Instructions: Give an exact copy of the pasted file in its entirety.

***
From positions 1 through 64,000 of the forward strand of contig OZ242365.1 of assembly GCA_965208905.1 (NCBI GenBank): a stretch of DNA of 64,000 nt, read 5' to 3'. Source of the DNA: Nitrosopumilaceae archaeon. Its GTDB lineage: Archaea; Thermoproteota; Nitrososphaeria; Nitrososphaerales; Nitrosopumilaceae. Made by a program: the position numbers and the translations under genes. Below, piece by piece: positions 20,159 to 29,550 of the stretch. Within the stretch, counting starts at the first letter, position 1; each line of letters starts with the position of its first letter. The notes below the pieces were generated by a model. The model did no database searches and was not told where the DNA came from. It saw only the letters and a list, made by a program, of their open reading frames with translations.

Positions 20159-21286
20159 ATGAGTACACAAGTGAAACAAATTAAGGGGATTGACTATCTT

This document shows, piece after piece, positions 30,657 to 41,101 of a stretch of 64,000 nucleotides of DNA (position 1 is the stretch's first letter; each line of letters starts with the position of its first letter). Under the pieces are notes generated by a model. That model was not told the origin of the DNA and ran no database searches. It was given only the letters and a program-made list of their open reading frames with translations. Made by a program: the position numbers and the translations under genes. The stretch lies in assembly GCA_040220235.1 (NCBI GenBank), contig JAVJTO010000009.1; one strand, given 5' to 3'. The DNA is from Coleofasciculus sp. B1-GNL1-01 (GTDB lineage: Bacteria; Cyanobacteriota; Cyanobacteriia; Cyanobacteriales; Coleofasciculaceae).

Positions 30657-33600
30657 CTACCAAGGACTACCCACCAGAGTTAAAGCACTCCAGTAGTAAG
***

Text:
From positions 1 through 64,000 of the forward strand of contig OZ242365.1 of assembly GCA_965208905.1 (NCBI GenBank): a stretch of DNA of 64,000 nt, read 5' to 3'. Source of the DNA: Nitrosopumilaceae archaeon. Its GTDB lineage: Archaea; Thermoproteota; Nitrososphaeria; Nitrososphaerales; Nitrosopumilaceae. Made by a program: the position numbers and the translations under genes. Below, piece by piece: positions 20,159 to 29,550 of the stretch. Within the stretch, counting starts at the first letter, position 1; each line of letters starts with the position of its first letter. The notes below the pieces were generated by a model. The model did no database searches and was not told where the DNA came from. It saw only the letters and a list, made by a program, of their open reading frames with translations.

Positions 20159-21286
20159 ATGAGTACACAAGTGAAACAAATTAAGGGGATTGACTATCTT

This document shows, piece after piece, positions 30,657 to 41,101 of a stretch of 64,000 nucleotides of DNA (position 1 is the stretch's first letter; each line of letters starts with the position of its first letter). Under the pieces are notes generated by a model. That model was not told the origin of the DNA and ran no database searches. It was given only the letters and a program-made list of their open reading frames with translations. Made by a program: the position numbers and the translations under genes. The stretch lies in assembly GCA_040220235.1 (NCBI GenBank), contig JAVJTO010000009.1; one strand, given 5' to 3'. The DNA is from Coleofasciculus sp. B1-GNL1-01 (GTDB lineage: Bacteria; Cyanobacteriota; Cyanobacteriia; Cyanobacteriales; Coleofasciculaceae).

Positions 30657-33600
30657 CTACCAAGGACTACCCACCAGAGTTAAAGCACTCCAGTAGTAAG